Monday, May 23, 2005

Debunking a Myth About the U.S. Senate

On this eve of an apparent showdown in the Senate over the filibusters of federal judicial nominees, an anecdote has been making the rounds that purports to put George Washington on the side of the Senate obstructionists. An ACLJ article relates the story.

What this line of argumentation overlooks is a significant historical point that, to my knowledge, has been forgotten. The plain truth is that the Senate serves a different purpose from what the founders intended due to the 17th amendment to our Constitution that was enacted in 1913. This amendment changed the mode of senatorial elections.

Prior to 1913, the Constitution called for the state legislatures to elect Senators. Because bicameral state legislatures often failed to agree on a candidate, states' Senate seats often stood vacant. The 17th amendment was intended to solve that problem by moving the power to elect Senators to the people directly. This system reputiated the founders' intent as expressed by Alexander Hamilton in Federalist 60:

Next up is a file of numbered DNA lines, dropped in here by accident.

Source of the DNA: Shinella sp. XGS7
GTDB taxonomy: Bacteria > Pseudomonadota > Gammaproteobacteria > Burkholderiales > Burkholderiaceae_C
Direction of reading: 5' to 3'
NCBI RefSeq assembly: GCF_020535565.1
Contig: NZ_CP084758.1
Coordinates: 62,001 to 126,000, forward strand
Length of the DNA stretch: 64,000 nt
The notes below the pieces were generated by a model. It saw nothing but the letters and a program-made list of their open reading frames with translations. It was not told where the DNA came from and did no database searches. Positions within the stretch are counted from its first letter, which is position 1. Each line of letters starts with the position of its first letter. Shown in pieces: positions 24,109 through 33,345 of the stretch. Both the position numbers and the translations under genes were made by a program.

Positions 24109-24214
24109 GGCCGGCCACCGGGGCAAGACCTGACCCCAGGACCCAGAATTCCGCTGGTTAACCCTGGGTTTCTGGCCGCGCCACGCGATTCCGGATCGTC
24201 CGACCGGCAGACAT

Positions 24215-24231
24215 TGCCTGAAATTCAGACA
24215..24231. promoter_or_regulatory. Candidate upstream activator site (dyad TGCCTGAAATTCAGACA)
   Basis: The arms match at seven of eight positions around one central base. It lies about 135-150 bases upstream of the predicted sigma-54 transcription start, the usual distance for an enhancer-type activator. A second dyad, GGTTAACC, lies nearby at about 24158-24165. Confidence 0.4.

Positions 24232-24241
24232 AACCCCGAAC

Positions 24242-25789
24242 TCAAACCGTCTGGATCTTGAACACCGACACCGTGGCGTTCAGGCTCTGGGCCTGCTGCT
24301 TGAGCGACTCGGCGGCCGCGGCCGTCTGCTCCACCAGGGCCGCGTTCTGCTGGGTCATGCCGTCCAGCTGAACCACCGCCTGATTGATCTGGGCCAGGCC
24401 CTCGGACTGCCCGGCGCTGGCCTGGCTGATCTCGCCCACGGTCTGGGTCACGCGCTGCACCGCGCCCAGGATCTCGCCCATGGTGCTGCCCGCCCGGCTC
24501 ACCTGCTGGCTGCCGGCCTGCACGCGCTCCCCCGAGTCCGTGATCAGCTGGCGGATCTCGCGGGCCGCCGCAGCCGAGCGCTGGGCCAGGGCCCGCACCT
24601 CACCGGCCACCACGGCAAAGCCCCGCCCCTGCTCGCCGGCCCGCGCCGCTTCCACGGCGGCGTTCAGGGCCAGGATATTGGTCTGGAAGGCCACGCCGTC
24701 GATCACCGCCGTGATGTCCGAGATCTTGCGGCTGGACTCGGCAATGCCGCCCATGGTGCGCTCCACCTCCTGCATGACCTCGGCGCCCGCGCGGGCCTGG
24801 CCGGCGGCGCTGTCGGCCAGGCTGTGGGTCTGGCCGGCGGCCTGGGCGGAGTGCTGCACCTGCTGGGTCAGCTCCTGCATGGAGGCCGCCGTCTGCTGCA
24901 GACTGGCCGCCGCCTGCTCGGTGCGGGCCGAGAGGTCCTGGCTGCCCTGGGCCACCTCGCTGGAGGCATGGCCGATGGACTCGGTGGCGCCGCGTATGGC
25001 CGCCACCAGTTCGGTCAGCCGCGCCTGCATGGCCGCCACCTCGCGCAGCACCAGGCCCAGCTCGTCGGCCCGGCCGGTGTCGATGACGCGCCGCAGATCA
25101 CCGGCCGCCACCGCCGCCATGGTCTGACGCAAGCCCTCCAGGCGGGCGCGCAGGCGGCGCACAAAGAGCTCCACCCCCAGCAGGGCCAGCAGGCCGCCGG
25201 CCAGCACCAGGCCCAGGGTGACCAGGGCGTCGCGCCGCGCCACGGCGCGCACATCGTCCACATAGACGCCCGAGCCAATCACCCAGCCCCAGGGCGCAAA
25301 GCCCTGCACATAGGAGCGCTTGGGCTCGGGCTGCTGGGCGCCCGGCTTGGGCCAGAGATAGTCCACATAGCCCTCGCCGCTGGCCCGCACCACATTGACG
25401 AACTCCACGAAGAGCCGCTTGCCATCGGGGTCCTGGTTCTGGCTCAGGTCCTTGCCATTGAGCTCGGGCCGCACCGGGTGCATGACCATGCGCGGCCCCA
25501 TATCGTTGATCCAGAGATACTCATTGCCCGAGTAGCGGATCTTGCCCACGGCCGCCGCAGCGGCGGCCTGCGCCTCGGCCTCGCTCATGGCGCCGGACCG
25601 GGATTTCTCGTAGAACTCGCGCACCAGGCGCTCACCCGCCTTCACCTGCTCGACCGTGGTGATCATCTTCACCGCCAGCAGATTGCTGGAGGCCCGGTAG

The House of Representatives being to be elected immediately by the people, the Senate by the State legislatures, the President by electors chosen for that purpose by the people, there would be little probability of a common interest to cement these different branches in a predilection for any particular class of electors.
In other words, George Washington was commenting to Jefferson about a design for the Senate that has been abrogated by the 17th amendment. Now the Senate serves to a far greater degree merely as a mirror image of the House of Representatives. Except, that is, for the filibuster, which until now has been applied to legislation, not judicial nominees.

Ironically, the trend has been towards a higher degree of democratic majority rule, through the expansion of voting rights, the direct election of Senators, and more recently through the movement to abolish the Electoral College for presidential elections. Perhaps this is straining out a gnat, but these revisionistic arguments supporting filibustering judicial nominees based on historical preservationism and alleged Senate traditions are growing tiresome.

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